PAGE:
Friday, September 30, 2005

Wednesday I finished We Thought You Would Be Prettier by Laurie Notaro. This is her fourth book of humorous personal essays and, while I have enjoyed all of them, I thought the last one wasn't as good as the first two. Luckily Laurie raised the bar with this book. Not only was it laugh out loud funny at times, but a few of the essays dug deeper and commented on growing up and moving on.

And then yesterday I read Flush by Carl Hiaasen, one of his books for kids. It seemed in this one as if he used his typical central character, but put him a few years down the line from when we usually see him - now married and with kids but still pulling the same stunts, putting strain on his marriage and family. When he is put in jail, his son and daughter decide to do what their dad couldn't and prove that someone is dumping waste into the bay.


Monday, September 26, 2005

I feel like I haven't been able to settle into anything lately. I must've tried 4 or 5 books this weekend and nothing stuck. This morning I even brought back about 12 of my library books unread and I think I might return another couple tomorrow. I suspect maybe it's time to retreat into comfort books for a while. Pull out some sure things. Clear out a little of the backlog from my to-be-read bookcase. The one thing I did manage to get through this weekend was Beware of God by Shalom Auslander, but I suspect that's because the book consists of short, irreverent (if not outright blasphemous), flat-out hysterical stories all involving God in some form or another. Even in the form of a chicken.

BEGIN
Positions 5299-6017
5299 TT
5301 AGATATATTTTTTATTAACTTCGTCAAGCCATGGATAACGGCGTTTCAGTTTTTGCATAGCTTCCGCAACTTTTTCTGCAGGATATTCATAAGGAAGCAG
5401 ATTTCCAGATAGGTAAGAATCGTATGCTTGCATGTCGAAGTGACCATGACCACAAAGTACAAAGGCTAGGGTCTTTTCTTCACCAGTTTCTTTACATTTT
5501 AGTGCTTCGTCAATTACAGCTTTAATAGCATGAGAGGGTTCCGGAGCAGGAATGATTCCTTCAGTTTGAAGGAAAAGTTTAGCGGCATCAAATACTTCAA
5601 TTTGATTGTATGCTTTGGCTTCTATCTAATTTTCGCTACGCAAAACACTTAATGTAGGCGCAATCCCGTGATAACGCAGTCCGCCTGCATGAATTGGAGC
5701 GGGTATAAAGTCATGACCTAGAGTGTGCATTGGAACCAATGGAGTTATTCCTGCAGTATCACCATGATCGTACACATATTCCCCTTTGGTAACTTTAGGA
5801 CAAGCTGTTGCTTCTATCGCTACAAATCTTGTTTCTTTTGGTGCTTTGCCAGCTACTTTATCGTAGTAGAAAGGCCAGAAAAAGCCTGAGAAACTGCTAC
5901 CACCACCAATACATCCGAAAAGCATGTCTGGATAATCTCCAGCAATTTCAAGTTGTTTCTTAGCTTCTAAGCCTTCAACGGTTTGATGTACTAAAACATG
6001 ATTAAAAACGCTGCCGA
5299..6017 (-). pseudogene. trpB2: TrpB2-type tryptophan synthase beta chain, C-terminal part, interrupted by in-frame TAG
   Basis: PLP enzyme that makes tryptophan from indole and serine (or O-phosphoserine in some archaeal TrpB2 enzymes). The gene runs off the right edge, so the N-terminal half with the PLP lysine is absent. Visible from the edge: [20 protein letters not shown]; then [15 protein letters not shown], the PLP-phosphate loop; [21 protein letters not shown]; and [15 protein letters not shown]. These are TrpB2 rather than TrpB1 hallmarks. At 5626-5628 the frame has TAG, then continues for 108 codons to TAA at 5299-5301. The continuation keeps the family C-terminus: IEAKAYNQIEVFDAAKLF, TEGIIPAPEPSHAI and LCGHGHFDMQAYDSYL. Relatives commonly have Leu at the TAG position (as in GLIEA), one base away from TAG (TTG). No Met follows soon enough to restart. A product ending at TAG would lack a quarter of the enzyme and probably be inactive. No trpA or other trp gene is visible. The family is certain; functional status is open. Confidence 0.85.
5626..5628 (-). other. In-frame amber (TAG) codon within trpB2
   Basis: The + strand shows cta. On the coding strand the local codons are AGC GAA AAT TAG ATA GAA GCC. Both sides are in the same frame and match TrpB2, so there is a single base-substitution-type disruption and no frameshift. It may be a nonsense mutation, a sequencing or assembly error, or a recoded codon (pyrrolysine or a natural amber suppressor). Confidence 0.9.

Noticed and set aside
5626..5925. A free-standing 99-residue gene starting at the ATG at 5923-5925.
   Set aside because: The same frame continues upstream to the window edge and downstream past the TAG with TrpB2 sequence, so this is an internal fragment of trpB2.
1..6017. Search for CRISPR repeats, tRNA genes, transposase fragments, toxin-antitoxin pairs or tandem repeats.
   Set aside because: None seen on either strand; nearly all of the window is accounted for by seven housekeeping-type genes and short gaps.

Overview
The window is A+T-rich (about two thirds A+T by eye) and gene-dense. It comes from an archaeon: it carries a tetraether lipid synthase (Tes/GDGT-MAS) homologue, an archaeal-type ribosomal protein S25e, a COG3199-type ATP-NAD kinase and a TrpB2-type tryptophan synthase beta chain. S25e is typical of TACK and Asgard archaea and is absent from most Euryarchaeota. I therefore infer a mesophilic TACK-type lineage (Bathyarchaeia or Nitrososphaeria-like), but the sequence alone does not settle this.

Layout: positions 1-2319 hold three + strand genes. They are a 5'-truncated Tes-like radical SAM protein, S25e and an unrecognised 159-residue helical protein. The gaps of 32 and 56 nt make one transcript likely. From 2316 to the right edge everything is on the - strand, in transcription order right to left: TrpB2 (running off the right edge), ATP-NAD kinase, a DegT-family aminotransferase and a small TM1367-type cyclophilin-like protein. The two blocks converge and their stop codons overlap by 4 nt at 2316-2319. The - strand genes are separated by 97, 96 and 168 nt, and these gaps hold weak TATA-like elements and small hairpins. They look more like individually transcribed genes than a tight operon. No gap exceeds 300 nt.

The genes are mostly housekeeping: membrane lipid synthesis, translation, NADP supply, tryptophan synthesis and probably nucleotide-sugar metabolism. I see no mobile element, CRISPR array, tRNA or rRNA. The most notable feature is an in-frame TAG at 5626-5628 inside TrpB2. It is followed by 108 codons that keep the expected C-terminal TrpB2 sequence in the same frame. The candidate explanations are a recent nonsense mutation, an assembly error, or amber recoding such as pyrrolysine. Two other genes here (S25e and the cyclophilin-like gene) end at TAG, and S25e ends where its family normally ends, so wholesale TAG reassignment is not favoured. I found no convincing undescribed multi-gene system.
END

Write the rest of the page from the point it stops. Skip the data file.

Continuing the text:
Thursday, September 22, 2005

And to round out my Beth Lisick reading, last night I finished This Too Can Be Yours, a collection of short stories. As with the previous book, I missed the longer personal essay format, but quite a few of these stories made me laugh, so I'm glad I read it. It was interesting reading this book after her new one because I noticed several incidents from her life that made it into the fictional stories. I feel like I should write more but I already returned the book and I actually have a lot of work to do today. So that's all you get.


Wednesday, September 21, 2005

So I quickly ditched that annoying book from the bus and started Dreamer by Jack Butler because I enjoyed Jujitsu For Christ so much. This one? Not so much. I don't know what it was but I was struggling to get through even the first 50 pages so, after about 4 days of never wanting to pick it up (I resorted to going through a stack of old magazines instead), I gave up.

Yesterday I read Monkey Girl by Beth Lisick, a quick and easy read. It's a short collection of her poems and "storypoems" and, while not as funny or sustained as her latest, it was full of amusing situations and people and I enjoyed it.


Wednesday, September 14, 2005